We had a party this weekend. It was more like a two day meal. It was a 20-year reunion of friends from my Junior Year abroad, in Italy.  Together, we are an eclectic group of artists, architects, teachers, chefs, florists, gardeners, scientists and – of course – writers.

Friends from Italy enjoying a meal on the ranch

Friends from Italy enjoying a meal on the ranch

Since we graduated from the program, all of us have gone our separate ways, but stayed in touch. Coming togther on the ranch was a celebration of food, wine and good laughs. My friend and roommate in Florence, also named Julie, still lives in Italy and brought her two sons who speak only Italian. Joe barbecued hangar steaks of Morris Grassfed Beef, seasoned in a dry rub for 24 hours before they touched the grill. So delicious, with a glass of Chianti. We had heirloom tomatoes from my friend Kristen’s L.A. garden (she’s a pastry chef at the W Hotel), wrapped prociutto and melon, made by Tai, (gardener for the City of San Francisco), and a colorful summer salad from Joanne (a Berkeley architect).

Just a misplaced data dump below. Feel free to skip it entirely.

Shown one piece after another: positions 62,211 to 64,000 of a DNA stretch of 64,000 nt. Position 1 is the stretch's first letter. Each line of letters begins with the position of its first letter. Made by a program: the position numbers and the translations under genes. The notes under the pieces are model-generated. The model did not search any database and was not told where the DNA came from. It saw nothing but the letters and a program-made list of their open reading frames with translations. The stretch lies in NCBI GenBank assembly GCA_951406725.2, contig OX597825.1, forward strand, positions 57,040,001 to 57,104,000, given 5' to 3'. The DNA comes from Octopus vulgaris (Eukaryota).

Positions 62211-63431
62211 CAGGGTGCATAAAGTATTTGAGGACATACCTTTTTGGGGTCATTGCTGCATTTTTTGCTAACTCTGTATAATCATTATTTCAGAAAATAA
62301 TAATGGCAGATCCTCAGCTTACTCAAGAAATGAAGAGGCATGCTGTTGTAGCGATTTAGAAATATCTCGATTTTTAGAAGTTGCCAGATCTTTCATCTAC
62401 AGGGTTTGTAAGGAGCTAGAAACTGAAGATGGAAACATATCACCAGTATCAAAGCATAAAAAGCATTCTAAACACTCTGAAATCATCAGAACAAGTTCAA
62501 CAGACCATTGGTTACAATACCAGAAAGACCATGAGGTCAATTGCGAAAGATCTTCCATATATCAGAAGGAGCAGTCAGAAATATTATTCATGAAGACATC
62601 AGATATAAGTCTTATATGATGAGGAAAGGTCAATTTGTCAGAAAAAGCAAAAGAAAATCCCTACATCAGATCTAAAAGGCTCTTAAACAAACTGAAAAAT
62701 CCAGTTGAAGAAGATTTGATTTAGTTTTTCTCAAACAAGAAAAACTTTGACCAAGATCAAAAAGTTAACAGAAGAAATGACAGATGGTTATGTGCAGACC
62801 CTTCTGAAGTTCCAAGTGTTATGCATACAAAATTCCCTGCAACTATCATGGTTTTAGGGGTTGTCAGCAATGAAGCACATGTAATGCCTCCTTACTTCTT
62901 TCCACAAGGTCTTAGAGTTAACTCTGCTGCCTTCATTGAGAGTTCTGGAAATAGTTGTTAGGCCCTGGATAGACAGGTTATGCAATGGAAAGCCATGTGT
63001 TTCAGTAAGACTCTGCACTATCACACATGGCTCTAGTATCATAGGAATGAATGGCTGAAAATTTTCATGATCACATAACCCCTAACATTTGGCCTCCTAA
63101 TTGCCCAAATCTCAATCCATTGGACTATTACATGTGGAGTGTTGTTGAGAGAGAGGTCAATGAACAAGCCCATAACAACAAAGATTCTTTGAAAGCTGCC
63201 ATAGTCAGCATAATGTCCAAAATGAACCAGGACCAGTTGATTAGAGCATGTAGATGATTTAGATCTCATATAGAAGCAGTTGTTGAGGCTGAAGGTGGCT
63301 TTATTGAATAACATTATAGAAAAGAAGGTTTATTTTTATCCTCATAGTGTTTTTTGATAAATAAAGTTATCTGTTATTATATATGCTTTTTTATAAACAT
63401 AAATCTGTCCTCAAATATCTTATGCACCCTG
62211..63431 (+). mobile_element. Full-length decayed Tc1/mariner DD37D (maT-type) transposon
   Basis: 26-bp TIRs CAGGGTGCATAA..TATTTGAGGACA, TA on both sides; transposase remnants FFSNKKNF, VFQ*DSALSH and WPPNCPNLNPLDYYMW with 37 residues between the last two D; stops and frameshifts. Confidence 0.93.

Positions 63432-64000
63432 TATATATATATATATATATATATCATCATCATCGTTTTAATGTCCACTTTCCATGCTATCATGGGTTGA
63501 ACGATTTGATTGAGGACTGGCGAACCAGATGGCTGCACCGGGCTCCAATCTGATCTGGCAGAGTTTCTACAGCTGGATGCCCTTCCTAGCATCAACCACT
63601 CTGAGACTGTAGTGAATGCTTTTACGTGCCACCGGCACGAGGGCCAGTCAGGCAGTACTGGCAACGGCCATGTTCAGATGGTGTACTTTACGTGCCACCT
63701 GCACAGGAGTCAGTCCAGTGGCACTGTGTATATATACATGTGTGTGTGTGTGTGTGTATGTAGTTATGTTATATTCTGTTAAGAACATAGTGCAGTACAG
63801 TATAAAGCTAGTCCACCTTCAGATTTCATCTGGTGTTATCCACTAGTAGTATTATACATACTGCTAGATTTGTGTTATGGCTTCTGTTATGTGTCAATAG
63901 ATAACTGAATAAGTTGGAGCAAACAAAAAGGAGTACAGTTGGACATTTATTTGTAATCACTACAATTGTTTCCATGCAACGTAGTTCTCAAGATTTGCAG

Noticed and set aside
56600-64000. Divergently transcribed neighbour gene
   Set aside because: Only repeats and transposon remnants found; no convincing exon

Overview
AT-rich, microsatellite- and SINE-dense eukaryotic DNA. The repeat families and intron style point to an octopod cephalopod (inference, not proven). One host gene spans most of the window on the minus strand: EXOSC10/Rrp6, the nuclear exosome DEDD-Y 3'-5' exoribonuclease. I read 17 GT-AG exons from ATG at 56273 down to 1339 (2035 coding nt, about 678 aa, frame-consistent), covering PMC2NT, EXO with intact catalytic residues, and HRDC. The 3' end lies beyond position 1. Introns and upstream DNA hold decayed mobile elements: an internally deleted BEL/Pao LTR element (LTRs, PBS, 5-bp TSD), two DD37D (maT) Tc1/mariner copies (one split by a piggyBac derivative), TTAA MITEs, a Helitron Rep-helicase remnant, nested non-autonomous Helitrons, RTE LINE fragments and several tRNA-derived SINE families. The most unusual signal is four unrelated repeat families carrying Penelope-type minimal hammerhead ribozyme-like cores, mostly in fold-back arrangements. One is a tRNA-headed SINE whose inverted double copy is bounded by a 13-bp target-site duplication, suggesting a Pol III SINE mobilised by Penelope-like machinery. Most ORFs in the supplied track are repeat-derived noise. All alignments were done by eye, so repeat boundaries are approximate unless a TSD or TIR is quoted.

The hills in San Juan Bautista are not unlike Tuscany: rolling and studded with trees. As the evening turned to night, our candles shed a mellow glow on the party. My friend Reka pulled out the Limoncella from our freezer and we started getting silly. I don’t remember what time we finally called it a night, but we awoke to warm croissants and Peet’s coffee (thanks Joe!) Bella Italia.

As we move through our delivery season we are fortunate to be the recipients of our customers’ many talents. In the world of food, there is a lot of sharing.  On this Fourth of July, it is a fitting tribute to celebrate not only our country’s independence from Great Britian, but the independence that comes with sourcing your food from local producers, as our forefathers did. Because we are part of a growing coalition of local food makers, we are indeed indpendent from factors industrial food is linked to: high fuel costs (transporation) and high corn prices (processing), to name two.